TALK ABOUT A PROJECT THAT COVERS all the bases. Denny Park Apartments, a 50-unit, rent-restricted building in Seattle's South Lake Union neighborhood, is not only affordable, it's also one of the first projects to receive funding under the Enterprise Foundation's Green Communities initiative. Its sustainable features include rooftop planters that collect and filter rainwater before it passes into storm sewers; 50-year exterior materials with recycled content; central gas-fired domestic hot water and hydronic heating; low-VOC finishes; and an overall space-efficient design that takes advantage of the principles of passive heating and cooling. The project's sustainability carried through to the building process itself, with 90 percent of the construction debris being recycled.

Even the dynamic metal roof has environmental chops. Inspired by the light-industrial heritage of the neighborhood, its swooping form helps direct the collection of rainwater, which is stored in planters. The roof was fabricated from metal rather than composite shingles, so it doesn't add poisonous petrochemicals to the rain runoff. Another bonus: Pea-patch–style planters create a pleasant green space in the middle of an urban environment.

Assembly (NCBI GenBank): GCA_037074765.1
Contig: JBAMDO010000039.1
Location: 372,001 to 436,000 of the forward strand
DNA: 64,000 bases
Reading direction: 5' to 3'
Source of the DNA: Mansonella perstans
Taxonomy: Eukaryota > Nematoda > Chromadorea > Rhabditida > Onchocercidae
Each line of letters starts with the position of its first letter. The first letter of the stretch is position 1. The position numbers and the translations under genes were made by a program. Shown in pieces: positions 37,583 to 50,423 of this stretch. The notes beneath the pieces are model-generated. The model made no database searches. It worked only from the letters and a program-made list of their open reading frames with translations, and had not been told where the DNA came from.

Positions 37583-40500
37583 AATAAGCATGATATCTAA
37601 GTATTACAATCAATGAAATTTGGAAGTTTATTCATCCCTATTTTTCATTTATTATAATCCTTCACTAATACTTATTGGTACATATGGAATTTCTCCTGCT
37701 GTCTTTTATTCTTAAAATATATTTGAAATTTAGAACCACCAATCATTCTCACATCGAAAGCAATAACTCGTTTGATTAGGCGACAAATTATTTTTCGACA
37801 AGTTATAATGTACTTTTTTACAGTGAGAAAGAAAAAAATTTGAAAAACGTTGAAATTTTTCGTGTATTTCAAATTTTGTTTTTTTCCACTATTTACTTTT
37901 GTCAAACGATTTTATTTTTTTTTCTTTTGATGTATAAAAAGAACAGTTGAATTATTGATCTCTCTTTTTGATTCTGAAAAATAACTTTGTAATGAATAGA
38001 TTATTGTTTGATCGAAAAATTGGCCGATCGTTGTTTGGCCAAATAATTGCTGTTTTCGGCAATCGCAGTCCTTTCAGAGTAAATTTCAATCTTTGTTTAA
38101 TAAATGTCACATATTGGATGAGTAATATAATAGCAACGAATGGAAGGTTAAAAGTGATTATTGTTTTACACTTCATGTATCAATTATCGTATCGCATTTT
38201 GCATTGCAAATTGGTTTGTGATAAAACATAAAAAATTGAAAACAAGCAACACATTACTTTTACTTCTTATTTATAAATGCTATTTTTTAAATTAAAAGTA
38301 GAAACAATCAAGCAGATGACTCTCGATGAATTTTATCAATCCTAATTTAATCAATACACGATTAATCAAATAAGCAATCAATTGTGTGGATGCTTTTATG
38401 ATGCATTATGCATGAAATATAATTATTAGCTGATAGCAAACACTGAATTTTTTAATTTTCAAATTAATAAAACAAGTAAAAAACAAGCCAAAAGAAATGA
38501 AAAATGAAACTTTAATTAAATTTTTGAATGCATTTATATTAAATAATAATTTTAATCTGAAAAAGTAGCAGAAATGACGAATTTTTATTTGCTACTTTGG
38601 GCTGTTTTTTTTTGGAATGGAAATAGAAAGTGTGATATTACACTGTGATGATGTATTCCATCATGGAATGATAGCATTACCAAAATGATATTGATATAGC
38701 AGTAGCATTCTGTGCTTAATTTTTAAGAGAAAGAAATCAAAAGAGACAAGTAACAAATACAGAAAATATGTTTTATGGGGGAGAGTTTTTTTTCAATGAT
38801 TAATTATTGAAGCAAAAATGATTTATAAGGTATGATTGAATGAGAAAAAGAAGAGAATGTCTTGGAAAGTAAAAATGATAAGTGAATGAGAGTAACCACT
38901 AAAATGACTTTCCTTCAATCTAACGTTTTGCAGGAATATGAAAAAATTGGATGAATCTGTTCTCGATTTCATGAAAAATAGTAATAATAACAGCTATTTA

The residents of the studio ($236 to $544), one-bedroom ($402 to $732), two-bedroom ($485 to $904), and three-bedroom apartments ($563 to $1,079) would no doubt rave about some of the subtler design touches: Plenty of light, underground parking, and a computer lab are just a few of this project's amenities.


Award: Grand for best affordable project—30 du/ac or more; Builder: Rafn Co., Bellevue, Wash.; Developer: Low Income Housing Institute, Seattle; Architect: Runberg Architecture Group, Seattle

Learn more about markets featured in this article: Seattle, WA.